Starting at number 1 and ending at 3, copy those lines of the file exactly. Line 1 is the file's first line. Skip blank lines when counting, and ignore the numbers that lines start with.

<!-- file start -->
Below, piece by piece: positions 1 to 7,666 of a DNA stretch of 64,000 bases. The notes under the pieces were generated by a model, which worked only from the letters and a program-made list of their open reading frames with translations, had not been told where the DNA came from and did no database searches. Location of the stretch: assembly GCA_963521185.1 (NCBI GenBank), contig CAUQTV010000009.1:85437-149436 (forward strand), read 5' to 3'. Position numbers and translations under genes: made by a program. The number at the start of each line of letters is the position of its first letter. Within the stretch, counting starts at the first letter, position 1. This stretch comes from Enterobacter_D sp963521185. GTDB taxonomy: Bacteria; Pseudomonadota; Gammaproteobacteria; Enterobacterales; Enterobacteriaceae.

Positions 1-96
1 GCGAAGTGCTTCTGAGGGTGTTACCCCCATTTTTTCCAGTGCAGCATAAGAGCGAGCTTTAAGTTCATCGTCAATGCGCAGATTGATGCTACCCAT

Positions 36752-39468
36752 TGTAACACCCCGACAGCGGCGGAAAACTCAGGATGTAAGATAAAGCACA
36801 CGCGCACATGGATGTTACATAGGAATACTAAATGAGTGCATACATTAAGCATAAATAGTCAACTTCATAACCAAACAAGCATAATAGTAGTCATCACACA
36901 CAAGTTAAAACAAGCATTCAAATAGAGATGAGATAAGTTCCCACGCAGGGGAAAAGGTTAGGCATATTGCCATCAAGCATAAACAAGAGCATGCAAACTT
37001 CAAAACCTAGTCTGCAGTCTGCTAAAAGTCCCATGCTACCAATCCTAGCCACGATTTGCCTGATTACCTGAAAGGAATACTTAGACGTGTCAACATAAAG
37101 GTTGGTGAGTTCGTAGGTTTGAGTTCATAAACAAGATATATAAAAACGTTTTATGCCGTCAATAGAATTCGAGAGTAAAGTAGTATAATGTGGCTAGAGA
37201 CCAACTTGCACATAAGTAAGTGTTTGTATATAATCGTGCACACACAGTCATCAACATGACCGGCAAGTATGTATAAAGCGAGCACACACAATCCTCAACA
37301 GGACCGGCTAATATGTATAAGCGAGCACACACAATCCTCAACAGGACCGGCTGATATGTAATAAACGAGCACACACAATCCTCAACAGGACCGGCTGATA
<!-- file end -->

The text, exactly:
Below, piece by piece: positions 1 to 7,666 of a DNA stretch of 64,000 bases. The notes under the pieces were generated by a model, which worked only from the letters and a program-made list of their open reading frames with translations, had not been told where the DNA came from and did no database searches. Location of the stretch: assembly GCA_963521185.1 (NCBI GenBank), contig CAUQTV010000009.1:85437-149436 (forward strand), read 5' to 3'. Position numbers and translations under genes: made by a program. The number at the start of each line of letters is the position of its first letter. Within the stretch, counting starts at the first letter, position 1. This stretch comes from Enterobacter_D sp963521185. GTDB taxonomy: Bacteria; Pseudomonadota; Gammaproteobacteria; Enterobacterales; Enterobacteriaceae.

Positions 1-96
1 GCGAAGTGCTTCTGAGGGTGTTACCCCCATTTTTTCCAGTGCAGCATAAGAGCGAGCTTTAAGTTCATCGTCAATGCGCAGATTGATGCTACCCAT